I want to be optimistic and want to believe that this nation of roughly 340 million people is committed to doing what it will take to improve the country. We are stewards of this country, including the soil at our feet and the air above our heads. It is not our responsibility to make America “for me.” Instead, it is to ensure that when the next generation replaces us that they are handed a stronger, healthier, smarter nation that continues to support this fragile theory of democracy.

We must be better. Will we be?

What do you think? Remember, do not reply on Facebook or Twitter. Post any comments in the box at the bottom of this blog.

ICYMI: We must stop destroying our institutions

America enters 2021 still in the grip of a pandemic. One of the reasons coronavirus continues to burrow ever deeper into our society is the attack on science has succeeded; sufficient numbers of Americans believe coronavirus falls somewhere on a continuum of flu to hoax.

The undermining of science is just one example of the corrosive success the left and the right have had in attacking America’s institutions. Should they continue to win, the U.S. will continue to decline.

And let’s be honest: Ours is a country in decline.

We can point to the left and to the right and find examples of glee in hollowing out one institution or another. I have no intention to list those here or offer a stern finger-wagging at the guilty parties. Both sides have done it, and both sides have established the dissolution of one institution or another as orthodoxy. Dare you question that orthodoxy if you wish to stay in the good graces of your camp.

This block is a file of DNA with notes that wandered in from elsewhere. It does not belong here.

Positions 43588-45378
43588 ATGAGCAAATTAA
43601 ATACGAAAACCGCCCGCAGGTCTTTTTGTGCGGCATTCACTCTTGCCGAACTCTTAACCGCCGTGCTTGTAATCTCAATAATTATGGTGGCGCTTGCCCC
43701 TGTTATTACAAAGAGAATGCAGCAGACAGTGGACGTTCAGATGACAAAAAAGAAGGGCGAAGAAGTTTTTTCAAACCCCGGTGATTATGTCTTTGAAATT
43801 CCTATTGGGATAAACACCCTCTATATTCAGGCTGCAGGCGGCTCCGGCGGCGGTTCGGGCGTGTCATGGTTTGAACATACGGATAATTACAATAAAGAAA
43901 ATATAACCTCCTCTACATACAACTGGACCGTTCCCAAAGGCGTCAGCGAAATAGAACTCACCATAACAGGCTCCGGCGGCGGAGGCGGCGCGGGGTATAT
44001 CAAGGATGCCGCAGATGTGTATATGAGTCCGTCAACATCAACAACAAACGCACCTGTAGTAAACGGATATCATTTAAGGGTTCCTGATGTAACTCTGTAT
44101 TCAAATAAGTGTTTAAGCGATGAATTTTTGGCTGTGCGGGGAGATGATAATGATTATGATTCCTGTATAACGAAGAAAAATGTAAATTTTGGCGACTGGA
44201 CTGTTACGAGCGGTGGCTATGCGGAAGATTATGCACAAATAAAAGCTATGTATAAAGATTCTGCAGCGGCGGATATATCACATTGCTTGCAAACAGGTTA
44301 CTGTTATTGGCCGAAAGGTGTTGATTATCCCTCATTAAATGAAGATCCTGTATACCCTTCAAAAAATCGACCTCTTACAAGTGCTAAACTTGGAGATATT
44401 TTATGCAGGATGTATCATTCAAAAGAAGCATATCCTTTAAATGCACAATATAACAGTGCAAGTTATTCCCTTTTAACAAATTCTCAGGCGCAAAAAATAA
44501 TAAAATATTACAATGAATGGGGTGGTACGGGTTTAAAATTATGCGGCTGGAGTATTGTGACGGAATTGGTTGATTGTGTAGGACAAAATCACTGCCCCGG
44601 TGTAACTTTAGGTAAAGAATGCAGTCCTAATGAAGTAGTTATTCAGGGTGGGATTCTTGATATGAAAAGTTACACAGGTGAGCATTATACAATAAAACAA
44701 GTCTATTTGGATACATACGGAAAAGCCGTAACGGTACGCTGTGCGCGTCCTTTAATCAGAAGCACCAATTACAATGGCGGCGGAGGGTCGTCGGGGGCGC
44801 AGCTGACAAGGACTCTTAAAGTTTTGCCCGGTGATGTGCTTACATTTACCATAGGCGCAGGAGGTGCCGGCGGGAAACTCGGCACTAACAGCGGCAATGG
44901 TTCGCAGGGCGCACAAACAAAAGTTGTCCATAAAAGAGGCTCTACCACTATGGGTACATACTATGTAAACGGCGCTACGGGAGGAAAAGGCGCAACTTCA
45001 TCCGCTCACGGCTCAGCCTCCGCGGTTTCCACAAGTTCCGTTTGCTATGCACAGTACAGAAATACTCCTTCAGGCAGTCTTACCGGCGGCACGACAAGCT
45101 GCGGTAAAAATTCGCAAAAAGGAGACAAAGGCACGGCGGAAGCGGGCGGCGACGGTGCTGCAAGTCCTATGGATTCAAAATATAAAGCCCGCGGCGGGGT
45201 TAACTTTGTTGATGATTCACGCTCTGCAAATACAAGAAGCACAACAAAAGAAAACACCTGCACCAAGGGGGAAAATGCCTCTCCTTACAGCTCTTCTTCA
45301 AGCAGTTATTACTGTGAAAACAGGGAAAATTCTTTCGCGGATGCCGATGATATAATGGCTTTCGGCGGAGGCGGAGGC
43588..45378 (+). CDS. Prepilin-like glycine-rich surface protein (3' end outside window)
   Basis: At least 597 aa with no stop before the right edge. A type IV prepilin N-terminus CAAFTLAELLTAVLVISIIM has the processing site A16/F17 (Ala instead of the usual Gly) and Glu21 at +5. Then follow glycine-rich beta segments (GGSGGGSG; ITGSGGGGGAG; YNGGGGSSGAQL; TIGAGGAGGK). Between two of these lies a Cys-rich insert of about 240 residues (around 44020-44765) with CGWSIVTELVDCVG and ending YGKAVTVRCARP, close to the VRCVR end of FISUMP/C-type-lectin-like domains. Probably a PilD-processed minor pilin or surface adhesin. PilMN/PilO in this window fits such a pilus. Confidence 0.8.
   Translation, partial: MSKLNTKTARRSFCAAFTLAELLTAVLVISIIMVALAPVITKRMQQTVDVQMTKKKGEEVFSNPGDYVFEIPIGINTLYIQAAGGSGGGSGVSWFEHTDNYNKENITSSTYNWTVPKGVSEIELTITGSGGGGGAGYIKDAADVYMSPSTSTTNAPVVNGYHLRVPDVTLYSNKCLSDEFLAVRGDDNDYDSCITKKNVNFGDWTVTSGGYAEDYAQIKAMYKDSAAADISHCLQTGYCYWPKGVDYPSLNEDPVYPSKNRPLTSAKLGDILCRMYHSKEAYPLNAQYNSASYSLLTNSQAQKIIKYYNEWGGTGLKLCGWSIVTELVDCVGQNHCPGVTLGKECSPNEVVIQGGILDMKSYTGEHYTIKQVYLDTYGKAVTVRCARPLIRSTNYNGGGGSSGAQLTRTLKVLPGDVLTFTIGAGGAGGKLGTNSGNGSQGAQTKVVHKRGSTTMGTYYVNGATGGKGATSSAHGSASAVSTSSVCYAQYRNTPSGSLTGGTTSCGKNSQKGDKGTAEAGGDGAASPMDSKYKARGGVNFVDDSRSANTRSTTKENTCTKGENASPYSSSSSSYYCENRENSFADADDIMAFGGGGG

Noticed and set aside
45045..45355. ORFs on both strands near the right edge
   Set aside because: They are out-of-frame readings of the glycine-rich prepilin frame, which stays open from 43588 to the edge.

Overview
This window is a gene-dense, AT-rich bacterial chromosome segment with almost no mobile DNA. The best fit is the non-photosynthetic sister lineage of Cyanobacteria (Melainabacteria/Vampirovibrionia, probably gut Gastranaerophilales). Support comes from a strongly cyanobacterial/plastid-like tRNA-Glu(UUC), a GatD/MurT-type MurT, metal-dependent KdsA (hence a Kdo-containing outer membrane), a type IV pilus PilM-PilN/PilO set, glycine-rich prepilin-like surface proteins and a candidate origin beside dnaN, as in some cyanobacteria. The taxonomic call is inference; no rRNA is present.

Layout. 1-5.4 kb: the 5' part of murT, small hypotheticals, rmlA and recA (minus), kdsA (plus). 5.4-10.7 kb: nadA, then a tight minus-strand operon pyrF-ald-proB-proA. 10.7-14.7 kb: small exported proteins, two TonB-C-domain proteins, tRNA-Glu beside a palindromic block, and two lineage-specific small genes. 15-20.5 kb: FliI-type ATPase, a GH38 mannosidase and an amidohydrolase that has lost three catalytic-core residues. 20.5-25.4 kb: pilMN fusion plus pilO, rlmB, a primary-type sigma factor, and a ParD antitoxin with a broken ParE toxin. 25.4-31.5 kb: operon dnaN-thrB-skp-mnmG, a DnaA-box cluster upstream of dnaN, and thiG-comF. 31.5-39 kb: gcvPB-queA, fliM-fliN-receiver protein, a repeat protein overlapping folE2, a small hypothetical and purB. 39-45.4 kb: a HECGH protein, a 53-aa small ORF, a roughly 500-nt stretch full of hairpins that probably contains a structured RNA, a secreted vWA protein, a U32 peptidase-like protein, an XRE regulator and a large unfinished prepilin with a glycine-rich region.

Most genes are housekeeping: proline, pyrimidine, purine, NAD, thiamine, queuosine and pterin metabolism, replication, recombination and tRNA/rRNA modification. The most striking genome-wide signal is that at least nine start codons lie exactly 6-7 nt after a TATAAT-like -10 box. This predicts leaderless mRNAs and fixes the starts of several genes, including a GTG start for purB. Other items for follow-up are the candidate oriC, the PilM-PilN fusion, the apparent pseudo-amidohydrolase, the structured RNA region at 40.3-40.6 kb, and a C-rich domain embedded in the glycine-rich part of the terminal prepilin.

Americans must recommit to an affirmation of the value, dare I say in some cases the sanctity, of the institutions that assisted in making us the envy of the world. This means demanding

-public education at all levels be financed to ensure students learn professional and life skills and don’t leave college with crippling debt;

-the arts be given resources to allow for enriching and vital programs about culture, music, literature, history and more;

-legitimate scientific inquiry be supported;

-local, state and federal government agencies be afforded the respect they deserve (no, government ought not be the enemy);

-the three branches of government be represented by men and women of distinction, not merely people with often lifetime seats allowing the holders to be spreaders of virulent nonsense without sanction;

-houses of worship be classified as holy places with our major religions viewed with reverence and not as passe;

-the news media be determined (perhaps required?) to reestablish international news bureaus so that Americans have the opportunity to see how issues “there” resonate “here.”

I accept that institutions are inanimate objects; the people who work within them and the public that evaluates them are the arbiters of an institution’s success. But I’m tired of seeing despicable attacks on these institutions from groups with no other agenda then tearing down.

Do some people inside institutions make unforgivable mistakes? Yes. Are they sometimes corrupt or evil? Absolutely. And when they are, they should be rooted out and replaced by individuals who want to do right. That’s true whether the institution is educational, political, religious, or something else.